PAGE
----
In the story Native Americans fought on both sides of the Civil War , only the five Native American tribes were mentioned. The Catawba Indians have often been left out of historical accounts. A reader graciously shared this information about the Catawbas and their participation in the Civil War. The The Catawba Nation is the only federally recognized tribe in the state of South Carolina.
Photograph below from Wikipedia
“The Catawba Indians, though a war-like nation, were ever friends of the white settlers. They aided and fought with the Americans in the Revolution, and the Confederates during the Civil War. Tradition says they immigrated to this portion of South Carolina from Canada about 1600, numbering some12,000. Their wars with the Cherokee, Shawnee and other nations, together with the smallpox, depleted their numbers greatly. In 1764 the province of South Carolina alloted them 15 miles square in York and Lancaster counties. About 1840 a new treaty was made, the State buying all their land, and afterwards laid them off 800 acres on the west bank of the Eswa Tavora (Catawba River), six miles south of Fort Mill, where the remnant, about 75, now live, receiving a small annuity From the State.
Taken from, the Rear Die of the Monument in Columbia, South Carolina, Dedicated to Catawba Indians
Some Noted Catawba’s
Gen. New River,
Gen. Jim Kegg,
Col. David Harris,
Major John Joe,
Capt. Billie George,
Lieut. Phillips Kegg,
Sallie New River,
This is on the East Base of the Monument.
The West Base of the Monument Bears the following: Some of the Soldiers in the Confederate Army:
Bob (Robert) Head
Robert Marsh (Mush?)
Alex Timins (Tims?)
The Following Inscription is on the Front Die of the Monument
Sam’l Elliot White
James McKee Spratt
The Catawba Map below is from Wikipedia Map made by a Catawba chief in 1721 and given to South Carolina colonial Governor Francis Nicholson. The circles represent different tribes, and Charleston is to the left.
American Indians – 20,000 of whom fought in the War Between the States – played their most Prominent role in the Civil war’s Eastern Theater during the Petersburg Campaign From July 1864 – March 1865, especially in the June 30 Battle of the Crater. Iroquois from western New York State, Pequot’s from southern New England, and Catawba of South Carolina fought in that battle. Most of them served in the Union Army of the Potomac’s “White” regiments, Although they were sometimes segregated into all Indian Companies within those units. A substantial minority fought in U.S. Colored Troops (U.S.C.T) units Alongside Black soldiers and a sparkling of other people of color. Others sided with Confederate defenders, Joining Integrated, even elite units.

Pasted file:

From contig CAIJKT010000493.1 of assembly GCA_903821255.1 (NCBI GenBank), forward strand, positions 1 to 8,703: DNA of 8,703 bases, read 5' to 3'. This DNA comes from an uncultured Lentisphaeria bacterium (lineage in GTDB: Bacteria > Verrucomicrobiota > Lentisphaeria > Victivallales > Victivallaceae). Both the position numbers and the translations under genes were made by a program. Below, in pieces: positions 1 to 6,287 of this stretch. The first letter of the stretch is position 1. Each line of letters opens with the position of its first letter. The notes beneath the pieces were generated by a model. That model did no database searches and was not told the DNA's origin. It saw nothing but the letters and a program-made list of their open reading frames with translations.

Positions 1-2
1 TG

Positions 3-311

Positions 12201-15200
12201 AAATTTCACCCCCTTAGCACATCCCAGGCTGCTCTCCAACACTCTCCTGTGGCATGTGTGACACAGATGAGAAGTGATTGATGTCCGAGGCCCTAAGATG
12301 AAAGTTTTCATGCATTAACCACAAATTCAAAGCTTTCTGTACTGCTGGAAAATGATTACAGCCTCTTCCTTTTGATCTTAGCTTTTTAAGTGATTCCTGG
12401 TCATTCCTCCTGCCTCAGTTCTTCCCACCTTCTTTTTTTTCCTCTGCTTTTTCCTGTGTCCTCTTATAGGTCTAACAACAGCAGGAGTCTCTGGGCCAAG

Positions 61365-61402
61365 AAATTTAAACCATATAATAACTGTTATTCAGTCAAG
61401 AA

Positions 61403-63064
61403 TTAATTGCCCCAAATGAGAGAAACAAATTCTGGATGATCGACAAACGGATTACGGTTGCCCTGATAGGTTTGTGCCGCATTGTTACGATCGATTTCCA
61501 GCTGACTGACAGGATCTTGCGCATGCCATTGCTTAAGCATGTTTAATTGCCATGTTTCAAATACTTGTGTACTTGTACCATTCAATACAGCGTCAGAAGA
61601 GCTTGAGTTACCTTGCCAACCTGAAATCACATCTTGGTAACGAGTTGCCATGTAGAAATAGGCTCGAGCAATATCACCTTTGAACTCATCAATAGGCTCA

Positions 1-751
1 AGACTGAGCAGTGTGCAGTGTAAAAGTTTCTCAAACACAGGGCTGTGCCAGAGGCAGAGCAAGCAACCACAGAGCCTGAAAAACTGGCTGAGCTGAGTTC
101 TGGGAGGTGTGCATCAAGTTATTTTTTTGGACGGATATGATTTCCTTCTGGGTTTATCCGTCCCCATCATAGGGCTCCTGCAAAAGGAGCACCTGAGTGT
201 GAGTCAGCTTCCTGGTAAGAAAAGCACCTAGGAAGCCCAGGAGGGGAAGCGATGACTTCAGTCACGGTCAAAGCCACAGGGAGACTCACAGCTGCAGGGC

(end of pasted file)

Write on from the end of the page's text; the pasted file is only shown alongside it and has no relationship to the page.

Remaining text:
Catawba’s served in the 5th, 12th, and 17 South Carolina Infantry. They fought in some of the war’s bloodiest battles – Antietam, Gettysburg, and Petersburg – most of them serving in Capt. Cadwalder Jones’s Co. H of the 12th South Carolina. The Catawba of the 17th South Carolina went into the Petersburg trenches With Brigadier General Stephen Elliot, Jr’s Brigade in may 1864 and would remain there until Apr. 1865, helping to defend against six Union assaults on the city.
While we may never know the full story of Catawba participation in the War Between the States, surviving records in the South Carolina Department of Archives and History suggest the great suffering and profound personal tragedies experienced by the patriotic Catawba. For instance, Agent John R. Patton’s report of November 1864 is quite graphic in its description:
… To the Honorable the Senate and House of Representatives
Now met and sitting on General Assemble I, J.R. Patton agent for
The Catawba Indians, would most Respectfully Beg Leave to
Present my 4th Annual Report. The tribe numbers at this
Time between eighty and one hundred. All if the males Accept
3 are now or have been on the service of the Confederate States Five
of whom have died in the service, one or two discharged from
Physical Disability. Two of three have been Severely Wounded
and one of them a cripple for life. There has been a great deal of
Sicknesses in the Nation during the present year and several have
died. I am at present unable to Report any change in the condition
of the tribe for the better. The remain the same careless